As mentioned in my previous post, I have been trying for some time to write about the new Initialize Function, Reset Function and Terminate Function introduced in R2016b. However, every time I end up realizing that I need to introduce another feature first.
Not your everyday standard block...
Let's begin with a simple model where I have a Discrete State-Space block.
I can add to the model a State Reader block, open its dialog, and select the Discrete State-Space block to read its states. Notice the diamond shaped "x" on top of the Discrete State-Space block. It is there to indicate that its states are being read somewhere else. Also, notice the block name next to the State Reader, indicating where it is reading from.
You probably also want to notice that the State Reader block is highlighted in red. This is thanks to a new feature in R2016b: Edit-Time Checking. If you hover the mouse on top of the block, you will get more details:
Hmm... What does that mean? What's wrong with putting those two blocks in the same subsystem?
As I said, the State Reader and State Writer blocks are not like every other block! Let's try to update the diagram. This time we receive this error:
For those of you reading this blog for a long time, I hope you remember a post I wrote many years ago titled How Do I Change a Block Parameter Based on the Output of Another Block?
In this post, I explained that if a block could change the parameter of another block, this would lead to unpredictable sorted order. During one time step, no one could predict if the parameter would be modified before or after the block executes.
A similar reasoning applies to the State Reader and Writer blocks. Since there is no signal connecting the Reader/Writer to the state owner, there is no explicit data dependency to enforce the sorted order. This is why those blocks can only be used in contexts where the execution order is explicitly specified by the user.
In other words, this "constraint" is a good thing, designed to make your life easier on the long run.
Let's look at those constructs where the State Reader and State Writer blocks can be used.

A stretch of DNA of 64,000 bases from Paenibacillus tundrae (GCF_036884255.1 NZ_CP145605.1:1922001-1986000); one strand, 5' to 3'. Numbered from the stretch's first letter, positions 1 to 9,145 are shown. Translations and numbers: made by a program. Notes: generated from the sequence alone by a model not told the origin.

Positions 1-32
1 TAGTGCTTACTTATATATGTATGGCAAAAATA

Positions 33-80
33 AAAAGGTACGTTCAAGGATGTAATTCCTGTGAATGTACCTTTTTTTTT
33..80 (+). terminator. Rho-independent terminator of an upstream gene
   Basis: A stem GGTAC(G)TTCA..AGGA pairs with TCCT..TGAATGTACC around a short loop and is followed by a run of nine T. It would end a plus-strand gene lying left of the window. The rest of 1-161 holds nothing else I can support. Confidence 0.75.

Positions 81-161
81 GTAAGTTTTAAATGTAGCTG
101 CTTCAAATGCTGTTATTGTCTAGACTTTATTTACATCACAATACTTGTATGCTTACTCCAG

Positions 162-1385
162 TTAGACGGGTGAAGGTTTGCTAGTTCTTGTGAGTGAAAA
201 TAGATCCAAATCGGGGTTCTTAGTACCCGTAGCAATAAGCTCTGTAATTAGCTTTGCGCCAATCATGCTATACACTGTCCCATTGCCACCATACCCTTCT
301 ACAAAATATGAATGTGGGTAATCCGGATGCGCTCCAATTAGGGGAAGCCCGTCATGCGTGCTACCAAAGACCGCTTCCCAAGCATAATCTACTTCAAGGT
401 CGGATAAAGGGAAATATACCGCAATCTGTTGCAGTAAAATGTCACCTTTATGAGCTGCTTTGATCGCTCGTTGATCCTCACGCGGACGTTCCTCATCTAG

Mutually Exclusive Subsystems
In a manner similar to how the Clutch Lock-Up Example uses the State port of the Integrator block, it is possible to use the State Reader and State Writer block to pass states between conditionally executed subsystems.
A simple way to illustrate that is to implement the equation of two falling masses rigidly linked together; that suddenly separate. In the first part of the simulation, the motion is computed using two Discrete-Time Integrator blocks in series.
In the second part of the simulation, we use two series of Discrete-Time Integrator blocks, initialized using the State Reader block, configured to read the state of the Integrator blocks from the first part of the simulation
At the top level, the simulation looks like:
Export Function Models
Using an Export Function Model like the one described in my previous post, you can explicitly control which block executes first.
Begin by creating a model with two Function-Call Subsystems, one for the Discrete State-Space, and one for the State Reader:
You can then use this model as a referenced model, where the parent explicitly schedules the order into which the Discrete State-Space and the State Reader blocks are executed
Branched Function Call
This syntax is similar to the previous example, except that everything is in the same model.
It is important to realize that the examples above using the branched function call and the Export Function Model are too simple to really illustrate the real power of the State Reader and State Writer blocks. They are the simplest models I can think of to illustrate the usage of those blocks.